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'The wraparound universe'

September 2008
book cover

The wraparound universe

Jean-Pierre Luminet

With Einstein's publication of The Foundation of the General Theory of Relativity in 1916 our view of the nature of the Universe was forever altered. General relativity, a spectacularly aesthetic theory, describes how the spacetime of the Universe is altered by its very contents; energy and matter. In Einstein's theory energy and matter curve space (and time) around them. What, then, is the exact shape of the Universe?

The equations of general relativity are rather difficult to solve, however it was soon realised that it is possible to model the whole Universe if certain assumptions are made: that the Universe is isotropic (it has no special directions, like an axis of rotation for example) and that the Universe is homogenous (on average the Universe is physically similar at every point, for example the average matter density is the same in all regions). If these assumptions hold true, they have an important consequence for models of the Universe: if matter (and energy) is, on average, distributed evenly throughout the Universe, then the Universe must have constant average curvature. Furthermore, the dynamics of the Universe (whether it is expanding, static or contracting) depend on the density of matter.

Jean-Pierre Luminet's The wraparound universe is a fascinating tour of modern models of the Universe, with particular emphasis on Luminet's own research on the topology of the Universe. Topology is the study of shapes, but with the idea of distance thrown away; a bracelet is topologically equivalent to a coffee mug because we can remould the mug as long as we maintain the hole formed by the handle, whereas we could never make a football because the hole would always remain. As Luminet suggests, the topology of the Universe is one of its important properties, for it determines whether space is finite or infinite.

Assuming that the Universe has no boundaries, the first thought may be that it is the curvature of space that determines if it is finite: the surface of a sphere, for example, is unbounded yet finite. The curvature of the Universe could either be positive (hyper-spherical), negative (hyperbolic, for example saddle-shaped) or flat, but only the positive, spherical case implies that the topology is finite. The other two cases allow for both a finite and an infinite Universe.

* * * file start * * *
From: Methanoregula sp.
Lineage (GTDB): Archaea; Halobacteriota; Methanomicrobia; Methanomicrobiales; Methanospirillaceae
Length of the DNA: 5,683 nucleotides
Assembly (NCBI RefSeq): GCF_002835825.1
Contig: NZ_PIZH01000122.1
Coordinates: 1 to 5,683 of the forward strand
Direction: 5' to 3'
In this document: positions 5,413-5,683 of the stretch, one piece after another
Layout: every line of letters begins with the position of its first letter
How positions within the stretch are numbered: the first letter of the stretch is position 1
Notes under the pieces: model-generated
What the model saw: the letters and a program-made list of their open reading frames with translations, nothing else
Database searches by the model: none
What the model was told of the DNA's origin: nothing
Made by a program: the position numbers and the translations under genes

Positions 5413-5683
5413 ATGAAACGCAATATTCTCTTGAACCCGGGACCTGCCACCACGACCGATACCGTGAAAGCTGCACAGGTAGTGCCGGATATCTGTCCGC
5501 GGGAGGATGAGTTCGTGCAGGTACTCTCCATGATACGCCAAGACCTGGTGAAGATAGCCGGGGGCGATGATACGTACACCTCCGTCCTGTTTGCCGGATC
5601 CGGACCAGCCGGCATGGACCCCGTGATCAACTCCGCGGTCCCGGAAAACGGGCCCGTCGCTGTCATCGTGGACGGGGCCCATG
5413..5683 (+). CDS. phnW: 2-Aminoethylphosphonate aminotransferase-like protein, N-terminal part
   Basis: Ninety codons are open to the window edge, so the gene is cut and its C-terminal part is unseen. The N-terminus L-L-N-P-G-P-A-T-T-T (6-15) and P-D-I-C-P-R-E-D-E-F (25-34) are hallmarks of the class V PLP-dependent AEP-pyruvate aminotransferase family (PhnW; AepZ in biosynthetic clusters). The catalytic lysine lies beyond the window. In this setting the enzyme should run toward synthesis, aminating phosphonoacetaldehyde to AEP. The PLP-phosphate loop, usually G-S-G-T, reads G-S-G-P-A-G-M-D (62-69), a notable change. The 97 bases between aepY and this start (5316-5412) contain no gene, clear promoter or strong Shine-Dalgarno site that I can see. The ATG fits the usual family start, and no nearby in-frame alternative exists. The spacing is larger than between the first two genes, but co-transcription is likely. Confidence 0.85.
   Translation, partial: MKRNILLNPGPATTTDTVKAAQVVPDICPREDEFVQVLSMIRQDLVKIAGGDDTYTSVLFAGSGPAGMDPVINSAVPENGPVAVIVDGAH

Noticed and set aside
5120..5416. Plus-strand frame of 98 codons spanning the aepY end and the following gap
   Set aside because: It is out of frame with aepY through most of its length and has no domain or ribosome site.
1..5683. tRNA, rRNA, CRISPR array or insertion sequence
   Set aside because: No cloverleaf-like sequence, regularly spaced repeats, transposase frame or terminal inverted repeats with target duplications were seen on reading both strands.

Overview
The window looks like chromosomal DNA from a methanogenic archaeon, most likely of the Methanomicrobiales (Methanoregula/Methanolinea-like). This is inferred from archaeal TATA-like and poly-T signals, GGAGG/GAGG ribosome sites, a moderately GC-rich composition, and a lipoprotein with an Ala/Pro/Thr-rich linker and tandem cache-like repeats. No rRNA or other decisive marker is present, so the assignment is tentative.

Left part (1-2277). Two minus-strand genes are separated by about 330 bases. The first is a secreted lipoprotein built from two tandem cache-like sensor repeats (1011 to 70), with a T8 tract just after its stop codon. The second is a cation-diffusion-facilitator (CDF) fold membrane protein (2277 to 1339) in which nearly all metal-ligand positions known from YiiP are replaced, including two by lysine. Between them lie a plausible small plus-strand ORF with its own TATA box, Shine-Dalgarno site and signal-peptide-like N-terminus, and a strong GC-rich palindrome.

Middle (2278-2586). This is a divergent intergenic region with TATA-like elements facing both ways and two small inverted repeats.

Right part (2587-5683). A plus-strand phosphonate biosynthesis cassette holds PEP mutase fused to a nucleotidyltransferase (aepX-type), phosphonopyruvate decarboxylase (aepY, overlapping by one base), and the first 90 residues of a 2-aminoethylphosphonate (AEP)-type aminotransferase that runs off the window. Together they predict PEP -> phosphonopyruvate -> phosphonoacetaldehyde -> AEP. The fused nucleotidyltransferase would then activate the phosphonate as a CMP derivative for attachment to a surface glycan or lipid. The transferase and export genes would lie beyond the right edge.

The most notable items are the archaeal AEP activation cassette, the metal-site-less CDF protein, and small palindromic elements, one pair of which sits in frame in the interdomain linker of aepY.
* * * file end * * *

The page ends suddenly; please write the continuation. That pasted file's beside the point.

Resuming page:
This may seem counter-intuitive, for how can a flat unbounded Universe be finite? Luminet deals with exactly these sorts of subtleties when modelling the Universe. It turns out that all you need is the correct topological construct. Imagine tiling a plane with a repeating pattern of identical squares. Now look at all the points that make up your favourite square and require that each is identical to the corresponding point in all the other squares: the mid-points of all squares are actually "the same" point, the top edge of each square is identified to its bottom edge, and the left-hand edge to the right-hand edge. Now suppose you live in this "universe" and want to discover if it is finite. If you shine a (bright!) torch out the top of a tile, the light arrives in the tile above from below. But since this tile is identical to the one below (you exist in this tile too!), this is the same as the light arriving back in the original tile from the bottom. Light travelling through this two-dimensional universe (represented by a line across your tiling) will eventually arrive back at its starting point, having travelled a finite distance. Hence this flat unbounded Universe is finite. The tiling is just a representation of the topology of this Universe; different tiles are in fact the same (wraparound!) Universe.

Luminet proposes a similar representation of our own Universe, but with the tiling now composed of a repeating pattern of (positively curved) dodecahedrons. He introduces us to many fascinating consequences of such a Universe. Not least, the fact that, with this topology, two apparently different stars in the night sky could actually be the same star, but with the light having taken different routes to reach us. Furthermore, the actual Universe would be 120 times smaller than the equivalent hyper-spherical one. Luminet explains with great authority how these properties can be systemically tested for by current and future observations.

Luminet's dodecahedral Universe is multiply connected, which is to say you can take topologically distinct paths that arrive back at the same point. The wraparound universe is quite literally multiply connected: it is made up of semi-independent chapters allowing the reader to find their own path through the book. Although some readers may find this useful, particularly those who find some chapters daunting (some of the ideas, particularly the topological ones are quite subtle) others may find it frustrating; it disrupts the flow of the book, which detracts from the excellent story Luminet tells, and necessarily leads to some repetition.

Although the book serves as a good introduction to current ideas in cosmology, it is at its best when Luminet discusses his own research. The passages devoted to the evolution of his own ideas and the course of his own career are particularly engaging — the book would have benefited from more space devoted to these.

The wraparound Universe should appeal to anybody with an appetite for modern cosmology. However, the ideas come thick and fast, so some basic familiarity with at least some of these concepts will add to the enjoyment.

Book details:
The wraparound universe
Jean-Pierre Luminet
hardback — 400 pages (2008)
AK Peters
ISBN-10: 1568813090
ISBN-13: 978-1568813097
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